Just Ducky shook his head, laughing at her enthusiasm. “No, but it should help with the pain some. I assume taking a break is out of the question?”
E looked at me and I said “we can do whatever you need,” knowing there was no way either of us would really consider stopping long enough to heal her injury.
The next day the six of us set out walking together and by mid-day were bombarded by more hikers than we’d ever seen at once going the opposite direction.
“It’s the Maryland Challenge,” one of them told us. These hikers were attempting to go through Maryland on the A.T. from the Pennsylvania border to the West Virginia border, 42 miles, in one day. The trail in this section is mostly flat and smooth, making such big mileage feasible. Snake came up with a game where we had to greet each hiker differently (“hello”, “howdy”, “how’s it hanging”, “’sup?”) and if you repeated yourself, you were out. Even See Blue, who usually hiked out of our sight during the day, played along.
Kristy and Eric, two hikers we hadn’t seen since outside of Damascus, caught up to us at lunch and told us they’d seen Mike and Ben in Harper’s Ferry, but that they were taking the day off to meet up with Ben’s family. I was happy to think that since they were just a day behind, we’d probably hike with Mike again. It bothered me that we hadn’t really said goodbye after spending so much of our early days together. And I was interested to meet Ben. Pilgrim had made him sound like a great guy, had told me Ben was planning to move to Chicago with his girlfriend after the trail, so I thought we might have a lot in common. I started leaving Mike and Ben messages in the journals at each shelter we stopped at, knowing that the first thing most hikers do when they get to a shelter is to read the register. I’d tell Mike to hurry up and joke to Ben that we were going to be “best friends”, eventually shortening his name to BFB- Best Friend Ben.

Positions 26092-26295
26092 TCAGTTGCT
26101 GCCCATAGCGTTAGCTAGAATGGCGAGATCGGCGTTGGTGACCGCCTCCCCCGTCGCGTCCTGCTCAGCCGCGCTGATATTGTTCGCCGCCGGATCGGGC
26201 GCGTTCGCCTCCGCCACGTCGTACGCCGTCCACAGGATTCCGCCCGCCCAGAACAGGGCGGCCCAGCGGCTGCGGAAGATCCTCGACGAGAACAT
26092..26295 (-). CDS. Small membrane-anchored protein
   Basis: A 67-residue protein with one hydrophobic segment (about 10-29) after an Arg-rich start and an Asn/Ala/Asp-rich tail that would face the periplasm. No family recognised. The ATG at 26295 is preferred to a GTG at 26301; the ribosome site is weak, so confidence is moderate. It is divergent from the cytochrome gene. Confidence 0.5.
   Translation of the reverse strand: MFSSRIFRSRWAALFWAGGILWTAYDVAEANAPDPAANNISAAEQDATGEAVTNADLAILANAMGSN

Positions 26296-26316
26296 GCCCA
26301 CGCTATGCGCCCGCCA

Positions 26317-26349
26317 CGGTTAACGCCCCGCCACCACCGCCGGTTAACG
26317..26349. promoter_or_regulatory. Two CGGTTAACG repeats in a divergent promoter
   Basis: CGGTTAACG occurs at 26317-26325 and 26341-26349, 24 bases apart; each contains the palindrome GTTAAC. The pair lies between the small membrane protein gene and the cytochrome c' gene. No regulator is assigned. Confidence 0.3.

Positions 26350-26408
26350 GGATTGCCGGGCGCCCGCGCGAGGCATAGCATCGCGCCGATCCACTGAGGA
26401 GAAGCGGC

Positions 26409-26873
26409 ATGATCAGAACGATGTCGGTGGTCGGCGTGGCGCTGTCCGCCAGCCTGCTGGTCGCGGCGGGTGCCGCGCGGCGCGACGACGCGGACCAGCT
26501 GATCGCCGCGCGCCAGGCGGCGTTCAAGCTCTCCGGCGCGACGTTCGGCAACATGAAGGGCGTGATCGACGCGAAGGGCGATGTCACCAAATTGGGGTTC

By late afternoon, our group had spread out, making plans to meet at a biker bar called the Dog Patch that was right off the trail. E and I walked together. I noticed that her gait was easy, and I hoped that the new brace really was a miracle cure. We hiked down the mountain and crossed a bridge over I-70 (a bridge every time I drive under in the years since, I honk and wave, even if no one is on it). Still with only one working Walkman between us, E listened to Lauryn Hill’s Ex-Factor and sang along, and I listened to E and sang with her. We reached the turn-off for the bar and found See Blue sitting on a rock, smoking a cigarette, tears streaming down his face.
“What’s wro…” I started, before realizing that he was shaking, not from grief, but laughter.
“I could hear you all the way down the hill.” He managed, in between fits. “Jesus Christ, you’re the worst fucking singers I’ve ever heard. I thought someone was dying!”
E and I tried to look hurt. See Blue stood up, still laughing, put a lanky arm around each of us, and together we walked to the bar.
To be continued…